That’s where GivingWay comes in. I recently interviewed GivingWay’s founder founder and CEO Orit Strauss, and she explained how her own longer-term (travel) volunteering experiences compelled her to launch the online platform.
Why were you inspired to launch GivingWay?
As a volunteer myself almost 20 years ago, I was quite amazed to see how volunteering abroad had become a “business” – and a lucrative one at that – in which the biggest beneficiaries are the (mostly Western) placement agencies and not the local communities themselves. We want to make volunteering accessible and easy for all and we want to enable even the remotest of organizations to be found by suitable volunteers that match their actual needs. We believe that by cutting out agents and agent fees and allowing volunteers and NGOs to have direct and open dialogues, the chances of maximizing impact to all involved are much higher.
Tell us about your own experiences with volunteering abroad? Share some of the highlights and difficulties you found along the way.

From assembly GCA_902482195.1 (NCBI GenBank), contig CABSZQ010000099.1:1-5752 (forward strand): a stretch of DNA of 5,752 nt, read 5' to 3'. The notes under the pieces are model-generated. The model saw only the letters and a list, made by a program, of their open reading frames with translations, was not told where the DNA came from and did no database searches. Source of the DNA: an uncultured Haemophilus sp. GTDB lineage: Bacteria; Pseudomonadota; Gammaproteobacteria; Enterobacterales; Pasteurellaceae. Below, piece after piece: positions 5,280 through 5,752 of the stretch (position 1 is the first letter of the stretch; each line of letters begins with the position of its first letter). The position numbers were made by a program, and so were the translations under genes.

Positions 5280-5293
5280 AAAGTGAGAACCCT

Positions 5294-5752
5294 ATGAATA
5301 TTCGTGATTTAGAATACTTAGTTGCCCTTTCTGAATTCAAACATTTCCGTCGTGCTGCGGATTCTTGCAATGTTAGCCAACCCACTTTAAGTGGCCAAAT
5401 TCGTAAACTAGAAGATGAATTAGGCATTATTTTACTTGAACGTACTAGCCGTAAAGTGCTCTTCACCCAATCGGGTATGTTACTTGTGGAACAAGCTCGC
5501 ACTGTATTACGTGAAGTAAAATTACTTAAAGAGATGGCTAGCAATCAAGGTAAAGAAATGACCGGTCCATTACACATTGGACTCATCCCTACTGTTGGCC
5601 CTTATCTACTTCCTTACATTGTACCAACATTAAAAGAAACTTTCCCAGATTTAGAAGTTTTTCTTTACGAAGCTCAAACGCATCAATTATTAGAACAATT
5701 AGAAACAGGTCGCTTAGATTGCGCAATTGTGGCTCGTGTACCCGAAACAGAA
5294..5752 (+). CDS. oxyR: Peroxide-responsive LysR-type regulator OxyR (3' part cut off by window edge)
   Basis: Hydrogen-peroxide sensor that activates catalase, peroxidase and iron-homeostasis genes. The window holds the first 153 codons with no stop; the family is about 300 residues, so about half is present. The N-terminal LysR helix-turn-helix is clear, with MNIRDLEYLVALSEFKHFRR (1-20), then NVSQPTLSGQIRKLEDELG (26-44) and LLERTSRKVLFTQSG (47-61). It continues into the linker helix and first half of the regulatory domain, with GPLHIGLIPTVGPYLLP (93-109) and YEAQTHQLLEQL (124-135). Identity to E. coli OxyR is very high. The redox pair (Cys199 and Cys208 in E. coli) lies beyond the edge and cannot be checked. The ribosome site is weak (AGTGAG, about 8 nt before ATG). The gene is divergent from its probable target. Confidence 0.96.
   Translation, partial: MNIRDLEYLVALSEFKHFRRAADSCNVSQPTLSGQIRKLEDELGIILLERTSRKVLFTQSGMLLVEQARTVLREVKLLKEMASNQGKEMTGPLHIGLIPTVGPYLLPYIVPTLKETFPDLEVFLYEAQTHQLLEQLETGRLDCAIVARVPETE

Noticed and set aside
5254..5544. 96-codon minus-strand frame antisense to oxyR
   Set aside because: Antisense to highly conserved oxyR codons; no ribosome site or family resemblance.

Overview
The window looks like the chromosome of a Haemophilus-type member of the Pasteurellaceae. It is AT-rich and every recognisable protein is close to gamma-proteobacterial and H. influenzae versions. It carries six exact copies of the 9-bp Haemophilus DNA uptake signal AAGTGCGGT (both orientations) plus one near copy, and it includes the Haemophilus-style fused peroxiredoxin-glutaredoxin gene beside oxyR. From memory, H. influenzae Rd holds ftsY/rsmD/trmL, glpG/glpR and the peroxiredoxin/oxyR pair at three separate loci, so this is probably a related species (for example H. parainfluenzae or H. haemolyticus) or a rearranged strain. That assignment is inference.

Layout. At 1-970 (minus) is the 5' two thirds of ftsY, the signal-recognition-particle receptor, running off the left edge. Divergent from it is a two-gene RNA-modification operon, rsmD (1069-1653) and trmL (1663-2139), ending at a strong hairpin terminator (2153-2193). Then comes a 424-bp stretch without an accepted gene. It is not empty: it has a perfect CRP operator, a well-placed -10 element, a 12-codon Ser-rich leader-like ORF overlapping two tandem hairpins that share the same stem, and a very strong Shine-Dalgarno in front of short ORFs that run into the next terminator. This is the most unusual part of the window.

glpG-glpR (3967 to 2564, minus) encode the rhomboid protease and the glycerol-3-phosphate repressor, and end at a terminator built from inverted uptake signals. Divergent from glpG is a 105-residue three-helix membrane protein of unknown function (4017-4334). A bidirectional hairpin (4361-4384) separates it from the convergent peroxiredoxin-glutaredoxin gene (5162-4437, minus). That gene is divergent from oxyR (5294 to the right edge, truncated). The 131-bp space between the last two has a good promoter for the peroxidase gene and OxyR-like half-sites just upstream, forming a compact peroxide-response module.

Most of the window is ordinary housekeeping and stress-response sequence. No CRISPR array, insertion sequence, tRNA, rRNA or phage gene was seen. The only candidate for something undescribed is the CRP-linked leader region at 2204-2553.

When I was about 19 years old, a family member suggested that I volunteer with the Burmese refugee community in the Northern part of Thailand where he had contacts to a local Burmese NGO. I thought I’d give it a try for a couple of weeks and then continue to backpack through South East Asia. I ended up staying there for a year and didn’t even make it to Bangkok. Life as a volunteer, living first within one of the refugee camps and later on in the small border town of Mae Sot, was so fulfilling and interesting and challenging that I quickly dismissed all other travel plans and would not hear of anything else. I taught English in the camp and in Mae Sot to various groups of Burmese NGO staff, migrant workers and medical clinic staff. Since I was not affiliated with any organization and did it all independently I connected with these groups through word of mouth. The highlights of volunteering are so numerous but for me the most wonderful part is that the relationships and friendships I made during my time there have remained for almost 20 years, and some of the people I worked and lived with are friends to this day. I really believe volunteering is about receiving as much (if not more) than giving and I can say that I received so much out of this experience. One of the biggest challenges I found was the uncertainty and the degree in which things would change unexpectedly. Cliché’ as it may be, to “expect the unexpected” is probably the first thing I would tell first time volunteers coupled with the advice to be very flexible and open-minded.